The difference was that none of the independent panels were tasked with understanding why the monitoring program for one of the world’s largest energy projects was so defective. The focus was on “moving forward” rather than looking back to understand who or what was responsible for the breakdown in the regulatory process that allowed industry to pollute one of the world’s largest freshwater ecosystems for more than a decade without the appropriate oversight of the responsible government agencies. Not a single politician or bureaucrat was reprimanded or punished.
The problem with the optimistic “moving forward” approach to government accountability is that there are no disincentives for individuals to game the system. And so the same politicians and bureaucrats, under the watchful eye of the same authoritarian prime minister, are doing the same thing as Canadians decide whether or not to build the controversial Northern Gateway pipeline to transport bitumen crude to the West Coast.
Despite the fact most experts concur that Canada’s environmental assessment process is inadequate and ineffective, and despite a 2011 report by Canada’s commissioner of the environment and sustainable development that was highly critical of the environmental assessment of oilsands projects in particular, the Harper Conservatives are systematically dismantling the regulatory process that decides whether these projects are in the public interest. In the process, they attack critics for being radical extremists and treasonous enemies of the state, just as they did critics of the Conservative’s desire to buy F-35 stealth fighters.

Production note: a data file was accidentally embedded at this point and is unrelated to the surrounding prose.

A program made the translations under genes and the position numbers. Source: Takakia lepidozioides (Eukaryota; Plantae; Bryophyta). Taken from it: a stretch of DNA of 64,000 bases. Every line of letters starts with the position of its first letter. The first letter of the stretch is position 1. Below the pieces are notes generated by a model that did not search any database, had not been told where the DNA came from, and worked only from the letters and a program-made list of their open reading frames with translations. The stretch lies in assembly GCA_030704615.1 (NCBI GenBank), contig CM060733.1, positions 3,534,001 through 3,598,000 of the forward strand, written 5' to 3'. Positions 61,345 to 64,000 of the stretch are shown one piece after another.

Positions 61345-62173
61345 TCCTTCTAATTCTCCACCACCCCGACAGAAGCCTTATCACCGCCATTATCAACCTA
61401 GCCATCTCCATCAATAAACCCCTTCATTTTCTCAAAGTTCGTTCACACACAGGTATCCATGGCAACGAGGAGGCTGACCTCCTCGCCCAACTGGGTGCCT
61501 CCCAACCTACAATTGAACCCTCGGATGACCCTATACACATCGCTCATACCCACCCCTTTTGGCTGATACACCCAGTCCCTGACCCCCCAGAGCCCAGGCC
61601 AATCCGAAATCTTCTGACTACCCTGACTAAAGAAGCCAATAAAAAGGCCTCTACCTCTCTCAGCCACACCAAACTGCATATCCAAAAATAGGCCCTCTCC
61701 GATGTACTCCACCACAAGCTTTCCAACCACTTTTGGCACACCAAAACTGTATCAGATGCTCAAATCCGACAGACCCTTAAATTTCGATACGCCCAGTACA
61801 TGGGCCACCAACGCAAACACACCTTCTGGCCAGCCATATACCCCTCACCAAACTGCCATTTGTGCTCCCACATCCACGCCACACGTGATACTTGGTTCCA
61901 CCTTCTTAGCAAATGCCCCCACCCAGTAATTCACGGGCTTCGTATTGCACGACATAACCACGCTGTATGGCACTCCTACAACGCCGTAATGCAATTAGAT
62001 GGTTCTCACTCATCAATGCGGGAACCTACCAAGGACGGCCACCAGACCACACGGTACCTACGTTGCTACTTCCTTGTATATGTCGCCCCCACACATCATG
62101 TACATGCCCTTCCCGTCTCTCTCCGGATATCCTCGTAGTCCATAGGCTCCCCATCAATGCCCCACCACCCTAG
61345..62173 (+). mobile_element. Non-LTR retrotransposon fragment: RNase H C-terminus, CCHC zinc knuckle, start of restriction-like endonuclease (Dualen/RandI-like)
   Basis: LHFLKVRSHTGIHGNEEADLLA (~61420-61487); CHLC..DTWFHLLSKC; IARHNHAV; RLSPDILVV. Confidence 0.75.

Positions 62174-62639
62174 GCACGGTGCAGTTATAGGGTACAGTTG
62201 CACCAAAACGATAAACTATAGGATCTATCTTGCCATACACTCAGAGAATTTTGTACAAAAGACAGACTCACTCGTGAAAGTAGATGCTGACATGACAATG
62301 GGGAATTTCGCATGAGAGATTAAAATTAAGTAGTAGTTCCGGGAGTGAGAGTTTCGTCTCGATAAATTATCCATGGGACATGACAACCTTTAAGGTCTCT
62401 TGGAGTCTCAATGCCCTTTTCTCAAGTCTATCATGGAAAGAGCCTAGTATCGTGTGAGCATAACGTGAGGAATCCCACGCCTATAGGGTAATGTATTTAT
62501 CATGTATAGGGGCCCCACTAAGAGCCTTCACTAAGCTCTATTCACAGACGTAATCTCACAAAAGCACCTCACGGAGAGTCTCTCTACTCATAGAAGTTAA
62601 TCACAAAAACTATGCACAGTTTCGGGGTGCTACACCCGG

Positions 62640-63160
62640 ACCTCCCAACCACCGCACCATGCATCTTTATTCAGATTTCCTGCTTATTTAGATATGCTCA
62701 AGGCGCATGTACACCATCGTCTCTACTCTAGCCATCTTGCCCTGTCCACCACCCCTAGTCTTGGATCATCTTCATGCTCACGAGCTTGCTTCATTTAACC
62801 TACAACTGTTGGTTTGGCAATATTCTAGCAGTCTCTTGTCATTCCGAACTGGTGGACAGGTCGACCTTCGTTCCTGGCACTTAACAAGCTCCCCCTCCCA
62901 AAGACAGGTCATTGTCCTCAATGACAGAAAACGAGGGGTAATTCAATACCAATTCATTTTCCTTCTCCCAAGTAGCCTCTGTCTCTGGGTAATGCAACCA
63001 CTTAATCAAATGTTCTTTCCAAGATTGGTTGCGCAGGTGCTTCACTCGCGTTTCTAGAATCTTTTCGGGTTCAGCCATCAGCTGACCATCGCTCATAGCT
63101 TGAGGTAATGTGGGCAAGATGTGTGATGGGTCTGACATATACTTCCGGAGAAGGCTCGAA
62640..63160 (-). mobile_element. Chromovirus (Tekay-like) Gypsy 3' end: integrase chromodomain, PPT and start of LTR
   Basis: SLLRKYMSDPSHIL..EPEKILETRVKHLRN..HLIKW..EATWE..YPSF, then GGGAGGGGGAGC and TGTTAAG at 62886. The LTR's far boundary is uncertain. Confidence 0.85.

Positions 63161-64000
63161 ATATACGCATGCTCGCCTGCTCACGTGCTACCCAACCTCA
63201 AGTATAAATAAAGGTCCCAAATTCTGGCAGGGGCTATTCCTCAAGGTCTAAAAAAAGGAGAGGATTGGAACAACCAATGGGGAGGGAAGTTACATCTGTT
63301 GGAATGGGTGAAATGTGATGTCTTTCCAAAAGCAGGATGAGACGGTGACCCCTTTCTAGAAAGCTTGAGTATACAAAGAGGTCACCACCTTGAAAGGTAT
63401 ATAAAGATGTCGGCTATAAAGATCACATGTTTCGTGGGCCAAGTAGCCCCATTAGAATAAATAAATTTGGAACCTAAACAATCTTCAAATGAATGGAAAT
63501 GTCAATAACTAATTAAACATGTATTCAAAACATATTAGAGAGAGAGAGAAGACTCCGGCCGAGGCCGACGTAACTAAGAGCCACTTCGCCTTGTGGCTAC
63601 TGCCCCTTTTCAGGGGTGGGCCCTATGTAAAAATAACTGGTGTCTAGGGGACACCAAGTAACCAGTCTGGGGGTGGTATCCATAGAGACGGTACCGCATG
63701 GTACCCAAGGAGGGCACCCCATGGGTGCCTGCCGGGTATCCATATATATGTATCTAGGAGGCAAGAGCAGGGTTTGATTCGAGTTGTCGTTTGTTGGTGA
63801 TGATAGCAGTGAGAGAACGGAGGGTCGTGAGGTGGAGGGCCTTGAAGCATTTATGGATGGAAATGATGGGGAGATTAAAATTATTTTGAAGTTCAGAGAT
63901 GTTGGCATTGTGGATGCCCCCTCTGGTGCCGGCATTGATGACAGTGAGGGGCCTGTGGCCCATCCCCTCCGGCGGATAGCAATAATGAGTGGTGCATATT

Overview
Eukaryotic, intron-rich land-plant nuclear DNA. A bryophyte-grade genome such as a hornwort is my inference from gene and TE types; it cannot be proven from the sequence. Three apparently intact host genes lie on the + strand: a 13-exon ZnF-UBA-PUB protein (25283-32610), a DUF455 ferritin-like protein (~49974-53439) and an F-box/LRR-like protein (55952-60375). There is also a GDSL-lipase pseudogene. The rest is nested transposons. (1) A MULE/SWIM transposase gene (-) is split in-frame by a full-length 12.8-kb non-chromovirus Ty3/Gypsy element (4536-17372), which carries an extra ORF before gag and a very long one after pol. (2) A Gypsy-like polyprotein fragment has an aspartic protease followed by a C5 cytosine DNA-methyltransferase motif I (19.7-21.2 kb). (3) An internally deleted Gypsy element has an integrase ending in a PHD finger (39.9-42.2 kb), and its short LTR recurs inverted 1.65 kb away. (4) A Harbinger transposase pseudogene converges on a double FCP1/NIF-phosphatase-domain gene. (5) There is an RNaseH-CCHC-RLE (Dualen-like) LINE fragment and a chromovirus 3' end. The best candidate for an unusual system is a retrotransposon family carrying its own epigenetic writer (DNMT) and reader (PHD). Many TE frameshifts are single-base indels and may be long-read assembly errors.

Why? As in the F-35 debacle, the federal Conservatives have already made prejudicial decisions on the future of the oilsands and the Northern Gateway pipeline. They are not interested in the results of effective, transparent regulatory processes meant to ensure that ideology doesn’t get in the way of important decisions that will impact Canadians for generations. They think they know — no, they know they know — what’s best for us, and they will do whatever they can to ensure the facts don’t get in the way.
Coyne, quoting the Ferguson report, pointed out that it was the “wealth of ‘industrial benefits’ they were promised” that the Conservatives used as the basis for key decisions regarding the F-35 purchase. Overestimating the short-term economic benefits and ignoring, even hiding, the long-term costs has become a classic characteristic of neo-liberal politics, which is likely a bigger problem in the debates over the future of the oilsands and the Northern Gateway pipeline than they are in those over the future of the F-35.
If this is democracy, it is democracy at its worst. We need a political system that doesn’t allow politicians to hoodwink us with a web of little black lies. Greater separation of powers, more transparent regulatory processes, and a stronger judiciary — one that allows citizens to punish politicians and government agencies in the courts for their transgressions — is the only answer to such abuses of power. Yes, it will be less expedient, but when the future of a nation and a planet are at stake, what’s more important?
Last weekend, I had the pleasure of giving one of the keynote addresses at the 2012 Rocky Mountain Powershift Conference. These regional “powershifts” bring together students to exchange regional success stories and campaigns, hear from climate movement leaders, and learn from each other how to organize and launch new campaigns. It was one of the most inspiring experiences in my life. More than 250 high school and university students came out to learn how they could be better, more engaged citizens in the fight for climate stability and environmental justice. It was an honour to stand shoulder-to-shoulder with Alex Loorz and Bill McKibben (if only virtually). Here is what I added to the conversation:
There’s something slightly ironic about the fact I’m up here talking to all of you tonight. You see, when I was your age, I didn’t give a damn about any of the stuff you’re learning about and discussing here this weekend.